The Malawi Law Society (MLS) has taken the issue of paralegals, who want some provisions of the Legal Aid Act amended so that they can be representing clients at subordinate court level, to the High Court.
The society has applied for leave of judicial review on the issue.
This comes at a time the Legal Aid Bureau has proposed to Parliament to amend Section 14 of the Legal Aid Act to allow paralegals to practice in subordinate courts. The bureau has indicated that there is a backlog of 23,000- plus cases but it only has 25 lawyers and 36 paralegals in its books.
The Legal Affairs Committee of Parliament on Wednesday indicated that it would present a report to Parliament after consultations with stakeholders.
In the latest development, however, MLS has sought the court’s intervention on the issue.
A statement from the MLS Executive Committee to its members says the application for leave of judicial review has been filed with notice— meaning that the application was also served on the respondents who are Chairperson of the Legal Affairs Committee of the National Assembly and the Legal Affairs Committee itself.
“To avoid curtailing any public debate while seeking binding legal guidance on legal issues noted by the executive, we have filed a With Notice Application for Permission and are not for the time being seeking any stay or injunction. Our hope is that the court will give the permission and provide a relevant guide to Legal Affairs Committee of Parliament in time,” reads the letter dated September 16 and signed by Honorary Secretary Chrispin Ngunde.
MLS wants the court to determine whether the respondents have correctly appreciated and discharged their duties under Standing Order 159 in deciding to receive a referral from the Legal Aid Bureau and purporting to institute and conduct public hearings across the country, soliciting public views on a proposal by the Legal Aid Bureau.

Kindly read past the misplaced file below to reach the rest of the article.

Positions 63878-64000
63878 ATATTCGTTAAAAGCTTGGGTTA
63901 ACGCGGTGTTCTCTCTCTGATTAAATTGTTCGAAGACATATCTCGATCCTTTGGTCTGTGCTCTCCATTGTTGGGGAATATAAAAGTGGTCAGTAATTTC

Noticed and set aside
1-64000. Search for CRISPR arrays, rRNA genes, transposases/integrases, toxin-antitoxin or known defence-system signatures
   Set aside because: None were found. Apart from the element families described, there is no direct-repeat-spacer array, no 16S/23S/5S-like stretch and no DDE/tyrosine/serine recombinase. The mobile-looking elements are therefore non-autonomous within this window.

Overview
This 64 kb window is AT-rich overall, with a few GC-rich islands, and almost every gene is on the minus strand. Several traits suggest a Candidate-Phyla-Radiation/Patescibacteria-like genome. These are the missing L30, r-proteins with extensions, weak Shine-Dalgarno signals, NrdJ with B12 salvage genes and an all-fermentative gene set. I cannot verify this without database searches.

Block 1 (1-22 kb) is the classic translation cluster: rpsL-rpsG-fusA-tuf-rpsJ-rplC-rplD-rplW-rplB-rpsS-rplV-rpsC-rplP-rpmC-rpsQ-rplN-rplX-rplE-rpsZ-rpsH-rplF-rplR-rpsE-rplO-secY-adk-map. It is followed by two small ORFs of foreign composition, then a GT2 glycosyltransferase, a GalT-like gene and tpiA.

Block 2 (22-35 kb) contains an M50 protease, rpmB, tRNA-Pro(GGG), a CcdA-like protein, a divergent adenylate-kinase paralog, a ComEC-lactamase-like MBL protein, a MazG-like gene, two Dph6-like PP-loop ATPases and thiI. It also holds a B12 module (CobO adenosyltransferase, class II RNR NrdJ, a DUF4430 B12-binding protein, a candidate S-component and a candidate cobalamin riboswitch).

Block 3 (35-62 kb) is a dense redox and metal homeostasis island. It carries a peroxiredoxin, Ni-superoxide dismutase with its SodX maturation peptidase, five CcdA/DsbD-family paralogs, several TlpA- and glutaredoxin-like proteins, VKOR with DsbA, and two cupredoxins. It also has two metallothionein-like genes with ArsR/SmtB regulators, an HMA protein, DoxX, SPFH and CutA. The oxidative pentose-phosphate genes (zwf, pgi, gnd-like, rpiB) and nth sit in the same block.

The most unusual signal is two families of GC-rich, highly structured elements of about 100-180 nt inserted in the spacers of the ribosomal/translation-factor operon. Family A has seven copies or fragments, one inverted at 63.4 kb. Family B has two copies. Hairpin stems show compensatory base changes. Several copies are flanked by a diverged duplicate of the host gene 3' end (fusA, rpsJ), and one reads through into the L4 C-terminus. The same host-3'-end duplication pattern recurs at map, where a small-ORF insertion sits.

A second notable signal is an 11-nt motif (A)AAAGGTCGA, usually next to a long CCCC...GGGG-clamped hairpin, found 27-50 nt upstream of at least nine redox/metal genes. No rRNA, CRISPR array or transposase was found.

“The applicant’s position is that, in the circumstances hereof and on the true reading, purpose and intent of the several constitutional and statutory provisions referred to in the application herein, the respondents have completely and remarkably failed to appreciate and/or to discharge their duty and have proceeded without any jurisdiction contrary to public interest reflected in the law,” the grounds read.
MLS argues that it has sufficient test to commence the judicial review, saying it is a statutory body established under Section 63 of the Legal Education and Legal Practitioners Act.
“As a result of this nature of the legal profession, the applicant’s mandate is set out in Section 64 of the Legal Education and Legal Practitioners Act to primarily ensure the protection of the public under the rule of law,” the grounds read.
High Court Judge Michael Tembo will hear the motion on October 7 this year.